In a preferred embodiment, the method further comprises the step of: (a) associating at least one of an anode contact and/or a cathode contact with one end of the at least one via. The coefficient of thermal expansion thereof is the same or substantially similar to the thermal expansion of the at least one fill material. Of course, it is likewise contemplated that both the anode contact and cathode contact can be operatively associated with corresponding portions of the fill material, and that the respective coefficients of thermal expansion are the same or substantially similar
In another preferred embodiment, the step of introducing the at least one fill material comprises the steps of: (a) placing a metal ink into the at least one via; and (b) sintering the metal ink to density.
In the drawings:
FIG. 1 is a side elevational view of a section of a solid oxide fuel cell stack having an interconnect according to the invention.
FIG. 2 is a side elevational view of a interconnect of the stack of FIG. 1;
FIG. 3 is an enlarged view of the region A shown in FIG. 2;
FIG. 4 is a top plan view of the interconnect used in the cell stack of FIG. 1; and
FIG. 5. is a schematic of the method of manufacturing the interconnect.
While this invention is susceptible of embodiment in many different forms, there is shown in the drawings and will herein be described in detail, one specific embodiment, with the understanding that the present disclosure is to be considered as an exemplification of the principles of the invention and is not intended to limit the invention to the embodiment illustrated.
A portion of solid oxide fuel cell stack 10 is shown in FIG. 1 as comprising a monolithic structure that includes a plurality of trilayer cells, such as trilayer cell 15 and a via-filled interconnect such as via-filled interconnect 17 positioned between any two trilayer cells. While the embodiment of FIG. 1 is shown as comprising a stack having three trilayer cells and two interconnects, it is likewise contemplated that, depending on the requirements for the particular application, a particular cell may comprise any number of trilayer cells (and corresponding interconnects) having any one of a number of varying shapes and sizes.
As shown in FIG. 1, each trilayer cell, such as trilayer cell 15, includes anode 40, electrolyte 41 and cathode 42. As will be understood, the anode, the electrolyte and the cathode may comprise a variety of combinations of materials which are well known in the art.
As shown in FIGS. 1 and 2, each via-filled interconnect, such as via-filled interconnect 17 (FIG. 2) comprises gas separator plate 22, fill material 24, cathode contact 26, anode contact 28 and seals 30, 32 (FIG. 1). Gas separator plate 22, as shown in FIGS. 1-3, comprises a ceramic material which includes a plurality of vias, such as via 60. Gas separator plate may comprise a single or multi-layer ceramic substrate. Moreover, many different ceramic compositions may be utilized for the gas separator plate, so long as they are gas impermeable, have minimal ionic conductivity and can withstand the operating temperatures of the fuel cell, as will be understood by one of skill in the art. For example, and while not limited thereto, the interconnect may comprise a yttria stabilized zirconia, such as 3 mole percent Y2O3 (3YSO).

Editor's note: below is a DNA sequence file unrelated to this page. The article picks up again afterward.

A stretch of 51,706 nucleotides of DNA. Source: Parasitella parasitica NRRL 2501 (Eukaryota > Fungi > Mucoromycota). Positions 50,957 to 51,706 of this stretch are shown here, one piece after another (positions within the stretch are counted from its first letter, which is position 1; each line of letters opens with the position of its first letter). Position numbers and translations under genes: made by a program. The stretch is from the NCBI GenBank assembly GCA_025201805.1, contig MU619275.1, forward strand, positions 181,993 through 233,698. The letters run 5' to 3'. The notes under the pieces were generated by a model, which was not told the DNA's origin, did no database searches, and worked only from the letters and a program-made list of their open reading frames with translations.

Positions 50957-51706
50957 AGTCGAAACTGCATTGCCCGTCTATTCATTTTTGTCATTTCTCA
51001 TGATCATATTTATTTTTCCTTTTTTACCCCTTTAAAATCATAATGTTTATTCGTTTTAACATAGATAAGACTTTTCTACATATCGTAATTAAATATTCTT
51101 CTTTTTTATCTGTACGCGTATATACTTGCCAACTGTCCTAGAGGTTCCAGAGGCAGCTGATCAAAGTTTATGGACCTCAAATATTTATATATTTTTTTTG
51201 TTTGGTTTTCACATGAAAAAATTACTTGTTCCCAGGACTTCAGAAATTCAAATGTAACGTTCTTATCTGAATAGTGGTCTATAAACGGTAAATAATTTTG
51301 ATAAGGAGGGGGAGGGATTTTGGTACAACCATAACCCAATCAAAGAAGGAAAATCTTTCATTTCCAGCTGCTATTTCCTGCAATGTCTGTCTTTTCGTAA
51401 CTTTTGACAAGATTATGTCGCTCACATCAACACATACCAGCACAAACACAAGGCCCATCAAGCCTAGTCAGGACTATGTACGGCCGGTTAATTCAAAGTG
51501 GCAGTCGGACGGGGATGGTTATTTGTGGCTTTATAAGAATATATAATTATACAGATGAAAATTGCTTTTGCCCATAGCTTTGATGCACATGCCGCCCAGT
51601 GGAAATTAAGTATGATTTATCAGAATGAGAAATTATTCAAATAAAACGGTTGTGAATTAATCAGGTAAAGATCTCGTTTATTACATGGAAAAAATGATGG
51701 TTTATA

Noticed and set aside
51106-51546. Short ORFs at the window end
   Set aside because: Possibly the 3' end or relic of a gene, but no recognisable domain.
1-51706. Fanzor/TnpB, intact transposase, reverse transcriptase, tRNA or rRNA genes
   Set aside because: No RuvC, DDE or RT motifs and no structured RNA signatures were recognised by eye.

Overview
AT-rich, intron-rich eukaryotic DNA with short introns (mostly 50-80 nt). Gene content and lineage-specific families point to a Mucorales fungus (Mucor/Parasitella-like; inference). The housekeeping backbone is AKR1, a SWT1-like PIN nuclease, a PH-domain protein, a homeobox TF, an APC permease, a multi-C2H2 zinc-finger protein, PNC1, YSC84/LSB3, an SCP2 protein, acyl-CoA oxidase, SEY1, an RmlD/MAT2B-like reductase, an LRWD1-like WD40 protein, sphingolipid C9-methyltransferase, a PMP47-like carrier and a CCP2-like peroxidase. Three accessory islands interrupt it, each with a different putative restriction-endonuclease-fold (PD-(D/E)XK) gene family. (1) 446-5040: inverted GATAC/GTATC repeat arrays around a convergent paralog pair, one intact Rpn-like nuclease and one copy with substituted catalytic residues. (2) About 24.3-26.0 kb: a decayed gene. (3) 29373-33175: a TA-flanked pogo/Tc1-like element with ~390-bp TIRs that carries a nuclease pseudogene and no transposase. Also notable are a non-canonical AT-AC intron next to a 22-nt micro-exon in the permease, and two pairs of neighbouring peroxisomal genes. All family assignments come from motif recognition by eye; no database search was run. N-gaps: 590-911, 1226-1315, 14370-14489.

Vias, such as via 60, are shown in FIGS. 2-4 as comprising openings that extend through the one or more layers that comprise the gas separator plate 22. Various dimensions and shapes of the via are contemplated, as well as both uniform and non-uniform crosssectional configurations.
As shown in FIG. 3, fill material 24 includes cathode via fill 36 and anode via fill 38, both of which are positioned within each of vias 60. The cathode via fill and the anode via fill 38 connect at interface 65, to, in turn, provide an electrical connection through the interconnect.
While other configurations are contemplated, the anode fill material has a coefficient of thermal expansion closely matched with the anode contact. Similarly, the cathode fill material has a coefficient of thermal expansion closely matched with the cathode contact. Thus, as the cell operates and thermally expands/contracts, the cell will be free from undesirable distortion. The particular materials utilized for the cathode and the anode fill material will vary and will generally depend on the cathode/anode material that is utilized. For example, cathode via fill 36 may comprise lanthanum strontium manganite, a mixture of PLANSEE and LSMC or a mixture of lSMC and LSCo. Anode via fill 38 may comprise nickel, silver-palladium alloy or a mixture of PLANSEE and LSMC or a mixture of PLANSEE and LSMC. In addition, in certain situations, it is contemplated that both the cathode fill material and the anode fill material may comprise an identical composition, in which case the vias are filled with a single material composition, such as doped chromite, silver-palladium or PLANSEE.